Georgia finds some recruiting gems among some players who weren’t heavily recruited
ATHENS -- A few years ago, there was a little-known, three-star rated high school receiver at one of Georgia’s summer recruiting camps. His name was Michael Bennett.
“He whipped a lot of five-stars in camp,” offensive coordinator Mike Bobo said. “And showed his competitive nature, and showed his ball skills. So we thought we had a good one.”
Georgia also thought it had a good one a year later in another three-star receiver, Chris Conley. This month, one of the fast risers in preseason practice has been Reggie Davis, yet another three-star receiver recruit.
During the past few years, the receivers have been the deepest and arguably the best position on the Georgia football team. And yet the Bulldogs haven’t really done it the easy recruiting route. Instead they’ve found more lightly regarded players -- in one case, even a walk-on -- and then developed them.
“As a recruit you kind of get caught up in the stars and the rankings, and it kind of gets in your head,” Bennett said. “But once you’re here, once everyone’s here there’s no stars anymore, there’s none of that ranking stuff, we’re all on the same playing field, let’s see who’s the best player.
“I’ve always kind of had a thing where I never get a lot of respect on the field from anybody, and that’s kind of driven me my whole career. We have a lot of guys like that. Chris was the same way. Malcolm (Mitchell), I know he was highly recruited, but I think it was for defense. So he came in and showed he could be an offensive player. So, yeah, having a lot of guys there drives you.”
Mitchell is indeed the star of the group, but last year Georgia could afford to move him to cornerback for the first four games. Later, two more starters (Bennett and then-senior Marlon Brown) suffered season-ending injuries, and yet the group didn’t really miss a beat.
Head coach Mark Richt attributed it to a combination of good evaluation, the training of receivers coach Tony Ball, the effort of the players themselves, and the offense.
“I think we have a pretty good system where if they do what they’re supposed to do, they’re gonna get open, and it’s gonna be up to them to make plays,” Richt said. “But we have been blessed lately with a number of guys lately that can go in and make plays for us.”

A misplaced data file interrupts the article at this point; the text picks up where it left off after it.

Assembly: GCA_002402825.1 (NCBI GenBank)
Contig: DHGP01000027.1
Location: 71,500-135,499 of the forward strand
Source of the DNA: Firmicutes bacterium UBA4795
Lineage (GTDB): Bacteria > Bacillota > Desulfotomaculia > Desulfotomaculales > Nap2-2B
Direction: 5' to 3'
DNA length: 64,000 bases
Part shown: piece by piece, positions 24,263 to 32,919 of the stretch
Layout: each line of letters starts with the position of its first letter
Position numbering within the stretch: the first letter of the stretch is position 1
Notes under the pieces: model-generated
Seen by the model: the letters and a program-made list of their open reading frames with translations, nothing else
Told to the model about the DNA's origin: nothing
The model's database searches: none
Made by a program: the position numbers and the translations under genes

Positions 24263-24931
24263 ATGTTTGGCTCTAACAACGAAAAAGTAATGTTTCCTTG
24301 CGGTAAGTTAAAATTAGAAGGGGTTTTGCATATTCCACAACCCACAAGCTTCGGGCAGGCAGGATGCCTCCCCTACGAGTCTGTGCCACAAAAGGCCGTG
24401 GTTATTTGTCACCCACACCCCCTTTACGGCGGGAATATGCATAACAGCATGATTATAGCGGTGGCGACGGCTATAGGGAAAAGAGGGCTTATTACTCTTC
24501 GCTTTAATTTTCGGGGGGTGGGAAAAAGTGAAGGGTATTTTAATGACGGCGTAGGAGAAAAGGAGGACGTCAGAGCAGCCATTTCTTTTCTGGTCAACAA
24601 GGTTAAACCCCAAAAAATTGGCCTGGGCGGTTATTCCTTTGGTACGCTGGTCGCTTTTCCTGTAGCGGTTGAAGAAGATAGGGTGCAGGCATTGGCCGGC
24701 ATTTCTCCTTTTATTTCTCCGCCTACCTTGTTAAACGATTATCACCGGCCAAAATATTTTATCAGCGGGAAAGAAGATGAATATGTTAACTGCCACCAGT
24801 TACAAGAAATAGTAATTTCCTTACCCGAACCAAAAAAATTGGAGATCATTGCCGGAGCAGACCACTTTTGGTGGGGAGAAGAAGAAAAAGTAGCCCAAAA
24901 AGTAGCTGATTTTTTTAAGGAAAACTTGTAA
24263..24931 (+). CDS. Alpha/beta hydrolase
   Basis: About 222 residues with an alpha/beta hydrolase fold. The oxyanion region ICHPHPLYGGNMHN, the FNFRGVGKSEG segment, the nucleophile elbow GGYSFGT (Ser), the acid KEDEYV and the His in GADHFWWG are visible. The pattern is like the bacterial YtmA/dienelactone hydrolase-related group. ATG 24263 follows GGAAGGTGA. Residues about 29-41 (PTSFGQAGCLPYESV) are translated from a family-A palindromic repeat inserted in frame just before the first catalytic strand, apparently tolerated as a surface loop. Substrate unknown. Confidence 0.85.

There’s another factor: The depth has been so continuous that numerous receivers have been able to redshirt rather than rush into duty.
Bennett, Justin Scott-Wesley, Rantavious Wooten and Blake Tibbs all have sat a year, and Conley nearly did.
“That kind of gives you that leeway where if you come and you’re not ready you can redshirt,” Bennett said. “That’s a great option. I’m so glad I did. We didn’t need me because we had A.J. (Green), obviously.”
Bobo pointed to Ball, the media-shy assistant coach whom Georgia gave a raise this offseason to prevent him from leaving for Tennessee. Ball excels in preparing players and getting them to improve continuously, according to Bobo.
But the Bulldogs have also been adept at finding receivers with upside, and sometimes just getting lucky. Conley, who enrolled early, was known as much for his honor roll abilities as football in high school at North Paulding.
“We knew we had a long, tall, fast kid who’s a project,” Bobo said of Conley. “The rate of his success is probably due to how hard he works and how hard he prepares. And he’s got talent, he’s not raw. But he’s probably improved at a faster rate than we thought.”
This year, the find might be Davis, who was a three-star recruit coming out of high school in Tallahassee, Fla., but already might be the fastest player on the team.
“Sometimes they’re looking at things that are not just athletic in outward appearance,” Conley said. “Sometimes you have to know a guy’s work ethic and his drive, what drives him. Sometimes you have to find his background to know this guy has something extra that’s driving him. And Reggie has that.”
Still, there’s no guarantee Davis will play this year, thanks to that depth.
The main six-man rotation includes Bennett, Mitchell, Conley, Scott-Wesley (a three-star recruit according to some sites), Rhett McGowan (a walk-on) and Wooten. So Davis is competing with Tibbs, junior college transfer Jonathan Rumph and freshman Tramel Terry.
“You see it all the time really in recruiting. Sometimes the five stars don’t turn out to be the stars, and the three-stars maybe come out a little hungry, with a chip on their shoulder,” Bobo said. “And they’re all good players, too.”